(ANSAmed) – NAPLES, 08 LUG – The 8th annual edition of the report “Italian Maritime Economy” was presented in Naples on Wednesday by SRM (Study and Research of the Mediterranean) research centre.
It showed that 90% of international cargo travels by sea and that maritime transport and logistics are worth about 12% of global GDP.
According to the most recent forecasts by the International Monetary Fund (IMF), global GDP is set to increase by 6% in 2021 and 4.4% in 2022, reflecting a stronger economy aided by this year’s vaccination campaigns and increased financial support in some of the world’s largest economies.
The SRM report clearly analyses how Covid-19 affected equilibrium in global maritime trade, which, however remained the main vehicle for trade.
SRM President Paolo Scudieri said the meeting to present the report has become an annual tradition in Naples and represents a time to reflect on shipping, ports and logistics, which together represent 12% of global GDP and 9% of Italian GDP.
“SRM has had another year of intense activity, highlighting with its studies the economic ‘weight’ of the entire supply chain of the sea economy, which is an asset for the country’s competitiveness,” Scudieri said.
“We have grown the Observatory, convinced that sea transport is an essential resource for our country’s manufacturing system, which has a permanent need to internationalise business and send its goods to foreign markets rapidly, efficiently and economically,” he said.
The report showed that starting in the second half of 2020 there was a demand for goods that partially substituted that for services due to changes in consumer habits during the pandemic, and this generated a surge in e-commerce, which grew by 30% on 2019.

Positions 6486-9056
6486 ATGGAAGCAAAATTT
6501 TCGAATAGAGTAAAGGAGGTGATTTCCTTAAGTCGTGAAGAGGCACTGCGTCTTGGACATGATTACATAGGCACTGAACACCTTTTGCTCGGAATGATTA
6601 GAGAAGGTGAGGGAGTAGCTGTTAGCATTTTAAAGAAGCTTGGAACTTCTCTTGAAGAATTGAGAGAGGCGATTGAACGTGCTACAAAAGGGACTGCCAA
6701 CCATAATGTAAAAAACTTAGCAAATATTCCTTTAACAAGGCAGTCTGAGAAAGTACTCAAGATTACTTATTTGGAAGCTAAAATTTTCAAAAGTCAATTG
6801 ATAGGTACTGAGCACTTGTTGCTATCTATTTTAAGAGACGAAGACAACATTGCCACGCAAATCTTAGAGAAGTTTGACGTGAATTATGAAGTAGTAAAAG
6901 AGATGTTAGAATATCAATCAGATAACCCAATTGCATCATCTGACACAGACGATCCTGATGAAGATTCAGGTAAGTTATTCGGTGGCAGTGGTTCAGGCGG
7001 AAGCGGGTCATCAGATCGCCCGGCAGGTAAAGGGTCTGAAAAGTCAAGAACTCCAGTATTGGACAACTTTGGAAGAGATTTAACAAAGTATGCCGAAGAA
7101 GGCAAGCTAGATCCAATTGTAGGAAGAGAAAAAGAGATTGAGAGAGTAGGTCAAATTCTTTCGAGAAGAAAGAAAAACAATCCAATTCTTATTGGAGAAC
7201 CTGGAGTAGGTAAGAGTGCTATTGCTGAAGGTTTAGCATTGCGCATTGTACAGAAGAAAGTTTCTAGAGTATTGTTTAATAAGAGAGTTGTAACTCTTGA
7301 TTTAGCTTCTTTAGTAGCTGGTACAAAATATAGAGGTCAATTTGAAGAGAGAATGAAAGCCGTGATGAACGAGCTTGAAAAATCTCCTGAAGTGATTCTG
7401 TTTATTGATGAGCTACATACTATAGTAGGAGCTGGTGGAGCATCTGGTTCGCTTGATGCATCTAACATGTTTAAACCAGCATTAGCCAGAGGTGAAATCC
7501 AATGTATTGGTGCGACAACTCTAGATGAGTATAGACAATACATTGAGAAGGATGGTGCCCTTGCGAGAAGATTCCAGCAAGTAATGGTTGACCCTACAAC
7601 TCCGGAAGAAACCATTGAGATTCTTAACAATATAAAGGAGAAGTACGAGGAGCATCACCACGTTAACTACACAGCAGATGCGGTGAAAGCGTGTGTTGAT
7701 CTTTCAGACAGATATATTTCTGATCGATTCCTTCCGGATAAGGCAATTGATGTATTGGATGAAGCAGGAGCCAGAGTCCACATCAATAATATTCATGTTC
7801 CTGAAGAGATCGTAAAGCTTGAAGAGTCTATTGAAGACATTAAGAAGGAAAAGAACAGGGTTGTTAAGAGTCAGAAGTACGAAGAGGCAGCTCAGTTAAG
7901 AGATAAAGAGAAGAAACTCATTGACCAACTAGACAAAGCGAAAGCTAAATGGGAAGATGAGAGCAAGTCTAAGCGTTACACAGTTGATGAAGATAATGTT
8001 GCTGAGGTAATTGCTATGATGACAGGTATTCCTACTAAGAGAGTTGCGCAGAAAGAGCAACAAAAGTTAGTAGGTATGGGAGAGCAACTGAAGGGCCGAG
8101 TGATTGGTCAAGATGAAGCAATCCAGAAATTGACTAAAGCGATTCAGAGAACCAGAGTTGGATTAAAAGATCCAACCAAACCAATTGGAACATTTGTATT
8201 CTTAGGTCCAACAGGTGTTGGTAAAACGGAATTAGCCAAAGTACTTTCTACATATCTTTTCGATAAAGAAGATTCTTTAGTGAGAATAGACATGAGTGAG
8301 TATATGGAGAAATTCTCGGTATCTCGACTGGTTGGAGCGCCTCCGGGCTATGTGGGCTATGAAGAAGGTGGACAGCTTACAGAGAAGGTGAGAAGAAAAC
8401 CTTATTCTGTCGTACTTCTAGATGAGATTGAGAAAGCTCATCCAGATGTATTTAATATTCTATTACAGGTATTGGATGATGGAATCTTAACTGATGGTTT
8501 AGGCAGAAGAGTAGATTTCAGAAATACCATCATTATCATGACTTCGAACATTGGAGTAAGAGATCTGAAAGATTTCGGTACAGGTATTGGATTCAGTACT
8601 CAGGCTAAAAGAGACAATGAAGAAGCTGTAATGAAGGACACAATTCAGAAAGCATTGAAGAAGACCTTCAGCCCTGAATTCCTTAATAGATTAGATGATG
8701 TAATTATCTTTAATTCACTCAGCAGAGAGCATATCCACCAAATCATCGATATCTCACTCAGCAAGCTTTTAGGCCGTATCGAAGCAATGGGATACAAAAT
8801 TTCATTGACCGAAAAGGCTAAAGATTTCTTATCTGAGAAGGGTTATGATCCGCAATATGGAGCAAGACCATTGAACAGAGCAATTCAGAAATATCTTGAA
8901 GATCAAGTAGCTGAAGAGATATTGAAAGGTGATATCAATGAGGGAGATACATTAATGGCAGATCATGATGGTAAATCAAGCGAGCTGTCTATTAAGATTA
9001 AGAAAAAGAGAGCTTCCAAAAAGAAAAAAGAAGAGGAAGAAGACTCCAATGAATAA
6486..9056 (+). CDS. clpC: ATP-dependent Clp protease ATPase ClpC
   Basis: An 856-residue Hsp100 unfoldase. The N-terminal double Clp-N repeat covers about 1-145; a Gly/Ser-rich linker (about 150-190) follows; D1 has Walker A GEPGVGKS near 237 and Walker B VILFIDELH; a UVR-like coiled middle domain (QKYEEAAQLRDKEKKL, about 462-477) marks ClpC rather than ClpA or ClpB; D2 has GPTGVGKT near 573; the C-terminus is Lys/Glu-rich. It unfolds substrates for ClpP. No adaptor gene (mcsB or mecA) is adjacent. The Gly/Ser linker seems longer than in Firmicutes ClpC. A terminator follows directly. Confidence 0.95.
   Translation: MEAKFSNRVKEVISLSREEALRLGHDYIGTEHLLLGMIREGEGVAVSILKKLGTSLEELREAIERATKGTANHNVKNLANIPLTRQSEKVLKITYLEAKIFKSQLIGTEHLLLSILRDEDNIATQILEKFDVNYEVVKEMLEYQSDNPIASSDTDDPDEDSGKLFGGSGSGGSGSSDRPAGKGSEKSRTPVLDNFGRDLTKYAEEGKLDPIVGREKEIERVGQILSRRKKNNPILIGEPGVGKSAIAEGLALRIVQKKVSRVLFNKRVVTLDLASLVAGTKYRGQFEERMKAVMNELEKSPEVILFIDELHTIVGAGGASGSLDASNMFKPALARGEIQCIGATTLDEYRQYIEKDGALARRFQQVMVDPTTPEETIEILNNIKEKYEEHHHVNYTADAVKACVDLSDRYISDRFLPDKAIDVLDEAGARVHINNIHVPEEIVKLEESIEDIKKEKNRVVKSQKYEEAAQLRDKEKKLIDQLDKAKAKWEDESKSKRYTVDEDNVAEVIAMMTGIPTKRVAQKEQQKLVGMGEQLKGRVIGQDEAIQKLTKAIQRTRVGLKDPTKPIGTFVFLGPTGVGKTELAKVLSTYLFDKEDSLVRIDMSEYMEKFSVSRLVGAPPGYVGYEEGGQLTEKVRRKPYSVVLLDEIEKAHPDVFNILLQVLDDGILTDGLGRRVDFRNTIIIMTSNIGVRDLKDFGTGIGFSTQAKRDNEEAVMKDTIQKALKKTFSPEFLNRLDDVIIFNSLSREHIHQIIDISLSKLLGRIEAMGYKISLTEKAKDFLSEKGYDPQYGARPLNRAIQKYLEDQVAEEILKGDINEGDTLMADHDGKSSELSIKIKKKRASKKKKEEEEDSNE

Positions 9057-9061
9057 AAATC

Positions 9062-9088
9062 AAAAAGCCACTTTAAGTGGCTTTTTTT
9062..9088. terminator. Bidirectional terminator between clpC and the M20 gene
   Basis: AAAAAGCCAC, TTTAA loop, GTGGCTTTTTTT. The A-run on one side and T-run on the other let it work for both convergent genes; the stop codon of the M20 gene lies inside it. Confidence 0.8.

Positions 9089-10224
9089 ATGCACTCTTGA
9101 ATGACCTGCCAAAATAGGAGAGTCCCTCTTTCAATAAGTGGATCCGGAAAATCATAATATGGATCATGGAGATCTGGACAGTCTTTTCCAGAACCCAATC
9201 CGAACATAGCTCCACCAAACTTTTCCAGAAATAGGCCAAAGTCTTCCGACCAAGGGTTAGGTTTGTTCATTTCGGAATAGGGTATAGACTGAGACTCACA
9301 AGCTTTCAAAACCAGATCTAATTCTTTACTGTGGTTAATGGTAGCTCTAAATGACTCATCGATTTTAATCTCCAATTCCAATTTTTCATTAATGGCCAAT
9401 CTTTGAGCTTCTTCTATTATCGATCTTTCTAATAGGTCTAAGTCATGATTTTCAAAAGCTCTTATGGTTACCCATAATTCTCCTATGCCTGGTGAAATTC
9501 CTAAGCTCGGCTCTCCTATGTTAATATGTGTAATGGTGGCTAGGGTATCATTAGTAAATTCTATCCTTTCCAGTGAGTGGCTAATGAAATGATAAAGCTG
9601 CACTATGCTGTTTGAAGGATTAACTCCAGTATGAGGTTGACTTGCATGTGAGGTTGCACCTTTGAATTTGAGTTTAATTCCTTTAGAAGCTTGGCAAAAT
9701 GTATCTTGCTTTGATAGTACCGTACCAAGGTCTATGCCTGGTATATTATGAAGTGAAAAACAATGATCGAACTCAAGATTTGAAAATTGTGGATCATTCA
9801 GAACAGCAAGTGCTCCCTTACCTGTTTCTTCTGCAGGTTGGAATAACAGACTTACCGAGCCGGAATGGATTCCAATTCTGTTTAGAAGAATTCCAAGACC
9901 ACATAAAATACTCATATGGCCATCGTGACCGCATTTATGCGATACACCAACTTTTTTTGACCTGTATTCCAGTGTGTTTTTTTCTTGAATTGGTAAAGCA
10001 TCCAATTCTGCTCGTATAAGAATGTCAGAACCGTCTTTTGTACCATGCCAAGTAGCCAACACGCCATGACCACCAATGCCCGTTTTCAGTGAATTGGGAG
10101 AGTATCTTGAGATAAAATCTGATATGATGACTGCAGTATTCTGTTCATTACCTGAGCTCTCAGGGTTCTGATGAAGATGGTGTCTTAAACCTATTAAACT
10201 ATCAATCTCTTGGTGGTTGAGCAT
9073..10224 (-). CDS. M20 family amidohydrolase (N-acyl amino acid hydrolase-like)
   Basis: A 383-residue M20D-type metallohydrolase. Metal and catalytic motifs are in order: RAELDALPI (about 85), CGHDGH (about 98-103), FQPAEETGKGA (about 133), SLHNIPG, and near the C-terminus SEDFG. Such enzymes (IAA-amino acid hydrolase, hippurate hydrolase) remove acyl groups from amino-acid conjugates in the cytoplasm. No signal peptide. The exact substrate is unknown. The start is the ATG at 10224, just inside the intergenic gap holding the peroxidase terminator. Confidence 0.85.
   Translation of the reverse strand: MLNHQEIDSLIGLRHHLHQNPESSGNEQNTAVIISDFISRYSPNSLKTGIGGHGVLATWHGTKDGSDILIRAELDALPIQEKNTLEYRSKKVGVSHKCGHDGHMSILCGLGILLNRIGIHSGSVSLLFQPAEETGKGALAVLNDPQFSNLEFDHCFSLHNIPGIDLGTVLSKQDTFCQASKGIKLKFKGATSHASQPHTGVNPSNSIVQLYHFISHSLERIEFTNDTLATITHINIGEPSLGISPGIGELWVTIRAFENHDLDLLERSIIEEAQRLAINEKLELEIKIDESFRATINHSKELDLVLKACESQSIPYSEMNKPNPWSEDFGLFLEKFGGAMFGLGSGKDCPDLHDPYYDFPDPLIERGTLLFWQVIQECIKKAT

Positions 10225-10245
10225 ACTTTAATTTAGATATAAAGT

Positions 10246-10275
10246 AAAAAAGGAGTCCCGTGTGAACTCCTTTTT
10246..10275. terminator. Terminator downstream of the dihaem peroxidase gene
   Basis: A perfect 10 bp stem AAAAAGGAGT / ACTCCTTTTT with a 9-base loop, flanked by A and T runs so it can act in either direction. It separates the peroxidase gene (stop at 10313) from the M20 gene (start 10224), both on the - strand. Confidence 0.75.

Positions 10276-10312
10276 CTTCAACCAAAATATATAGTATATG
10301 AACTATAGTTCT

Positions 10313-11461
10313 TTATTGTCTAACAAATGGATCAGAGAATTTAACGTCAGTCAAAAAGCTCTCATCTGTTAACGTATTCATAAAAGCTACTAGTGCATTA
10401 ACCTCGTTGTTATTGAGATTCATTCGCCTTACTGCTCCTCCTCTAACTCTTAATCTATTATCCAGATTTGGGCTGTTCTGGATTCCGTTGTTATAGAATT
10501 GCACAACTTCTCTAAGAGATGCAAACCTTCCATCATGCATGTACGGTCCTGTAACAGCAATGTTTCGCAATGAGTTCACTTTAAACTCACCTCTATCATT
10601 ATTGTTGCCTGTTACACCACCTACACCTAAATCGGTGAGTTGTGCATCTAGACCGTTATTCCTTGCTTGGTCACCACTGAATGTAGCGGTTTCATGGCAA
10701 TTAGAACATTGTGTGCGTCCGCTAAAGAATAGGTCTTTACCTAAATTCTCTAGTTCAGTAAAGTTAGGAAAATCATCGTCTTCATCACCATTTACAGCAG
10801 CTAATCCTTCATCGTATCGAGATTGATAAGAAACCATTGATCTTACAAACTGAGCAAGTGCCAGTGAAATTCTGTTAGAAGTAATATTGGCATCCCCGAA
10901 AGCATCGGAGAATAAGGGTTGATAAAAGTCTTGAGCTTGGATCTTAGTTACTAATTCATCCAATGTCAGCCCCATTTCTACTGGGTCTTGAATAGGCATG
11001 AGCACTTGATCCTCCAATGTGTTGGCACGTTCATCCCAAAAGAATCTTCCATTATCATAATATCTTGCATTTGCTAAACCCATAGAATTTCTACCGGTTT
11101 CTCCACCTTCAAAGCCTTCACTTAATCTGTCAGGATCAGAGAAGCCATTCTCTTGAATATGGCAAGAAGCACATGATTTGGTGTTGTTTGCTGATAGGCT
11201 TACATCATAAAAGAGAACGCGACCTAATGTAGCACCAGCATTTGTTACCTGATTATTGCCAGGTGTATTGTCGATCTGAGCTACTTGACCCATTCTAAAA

Regarding overall sea transport, an increase of 4.2% is expected in 2021 for total volumes greater than 12 billion tons, higher than pre-Covid-19 levels, and a further increase of 3.1% in 2022.
Looking at the Mediterranean in particular, the Suez Canal showed substantial resilience during the pandemic year, surpassing one billion tons of goods, with nearly 19,000 transiting ships.
It therefore remains a strategic hub for Mediterranean traffic, continuing to represent 12% of global traffic and 7% to 8% of global oil traffic.
The Egyptian government allocated 16.9 Egyptian pounds (1.07 billion dollars) for investments for 2020-21, aimed at carrying out development projects in the Suez Canal.
In May it began new work to enlarge the Suez, with a plan to widen the southern entrance by 40 metres towards the eastern shore of the Sinai and to excavate the seabed to increase depth from 20 to 22 metres.
The second lane, inaugurated in 2015, will be lengthened by about 10 kilometers, further increasing the capacity of the canal and making it more resistant to accidents such as that of the Ever Given.
These works are expected to be completed within 24 months.
In general, the biggest issues that impacted marine traffic, especially on the routes of the Far East-Mediterranean and Far East-USA, were congested ports due to infections, huge increases in freight rates, the lack of empty containers and canceled routes, known as “blank sailing”.
Freight rates reached record levels on the main routes and show no signs of slowing.
They are expected to be high in 2021 with a 22.6% increase, followed by a 9.4% decrease in 2022.
Meanwhile, naval gigantism and strategic route domination by large alliances continue; orders for ships over 15,000 TEU are expected to grow 17% by 2023. (ANSAmed).